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The Tall Man Movie Review – Horror … Or Philosophy?

The Tall Man Movie Review – Horror … Or Philosophy?

‘The Tall Man’ (2012) was directed by Pascal Laugier, and performed only moderately well with audiences and critics upon its release. In this The Tall Man movie review, I discuss the genre conventions used by the director, as well as ways he short-circuits trusted tropes to ask some deeper existential questions.

This video’s show notes appear below the full transcript below.

‘The Tall Man’ is both a thriller and a mystery film. Oh, with a few meaty horror elements thrown in for good measure.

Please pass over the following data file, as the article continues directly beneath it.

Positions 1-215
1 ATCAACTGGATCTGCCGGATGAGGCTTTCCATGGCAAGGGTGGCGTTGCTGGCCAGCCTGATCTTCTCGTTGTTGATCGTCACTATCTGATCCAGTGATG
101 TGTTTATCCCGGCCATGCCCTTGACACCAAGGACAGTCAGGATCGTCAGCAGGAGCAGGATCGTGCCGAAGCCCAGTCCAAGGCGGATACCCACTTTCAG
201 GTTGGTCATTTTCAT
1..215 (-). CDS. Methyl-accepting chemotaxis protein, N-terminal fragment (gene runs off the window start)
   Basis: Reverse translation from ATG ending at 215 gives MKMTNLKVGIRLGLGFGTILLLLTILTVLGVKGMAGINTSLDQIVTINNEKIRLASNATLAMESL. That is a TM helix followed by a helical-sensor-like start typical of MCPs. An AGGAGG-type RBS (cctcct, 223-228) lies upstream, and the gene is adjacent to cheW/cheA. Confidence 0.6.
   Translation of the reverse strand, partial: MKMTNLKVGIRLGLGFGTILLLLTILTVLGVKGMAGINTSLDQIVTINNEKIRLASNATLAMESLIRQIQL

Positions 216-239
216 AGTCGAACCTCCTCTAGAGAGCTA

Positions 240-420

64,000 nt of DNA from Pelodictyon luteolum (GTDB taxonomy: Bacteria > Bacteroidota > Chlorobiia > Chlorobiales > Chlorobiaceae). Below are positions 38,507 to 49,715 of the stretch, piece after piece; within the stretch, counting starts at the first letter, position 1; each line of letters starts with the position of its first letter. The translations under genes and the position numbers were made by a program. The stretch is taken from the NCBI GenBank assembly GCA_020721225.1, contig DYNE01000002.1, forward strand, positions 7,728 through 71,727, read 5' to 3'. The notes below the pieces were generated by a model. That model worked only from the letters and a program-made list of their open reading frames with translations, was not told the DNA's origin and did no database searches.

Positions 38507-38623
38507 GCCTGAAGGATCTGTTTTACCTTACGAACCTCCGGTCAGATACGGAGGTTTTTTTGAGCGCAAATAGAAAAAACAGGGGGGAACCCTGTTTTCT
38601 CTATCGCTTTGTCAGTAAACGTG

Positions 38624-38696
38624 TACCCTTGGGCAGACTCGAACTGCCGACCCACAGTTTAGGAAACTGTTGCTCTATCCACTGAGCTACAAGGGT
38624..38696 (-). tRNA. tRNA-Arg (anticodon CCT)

The Tall Man Movie Review – The Movie Affect

Can the horror movie genre – with all its intricacies – be used to ask serious questions about the human condition?

Hello, and welcome to The Movie Affect. Today, I’m going to be talking about Pascal Laugier’s 2012 movie, ‘The Tall Man’. Now some of you might recognize Laugier’s name, he directed a French horror movie in 2008 called ‘Martyrs‘. I found ‘Martyrs’ to be a film that was almost impossible to sit through from start to end – an extremely intense film-viewing experience.

Laugier also directed a more recent horror movie – 2018’s ‘Incident in a Ghostland’. NOT EXACTLY AN EASY WATCH EITHER. Don’t worry though, we’ll be returning to Laugier’s other films in a future episode of The Movie Affect. Today, though, let’s put the spotlight on 2012’s ‘The Tall Man’, a film which I believe was largely misunderstood by film critics and viewers alike.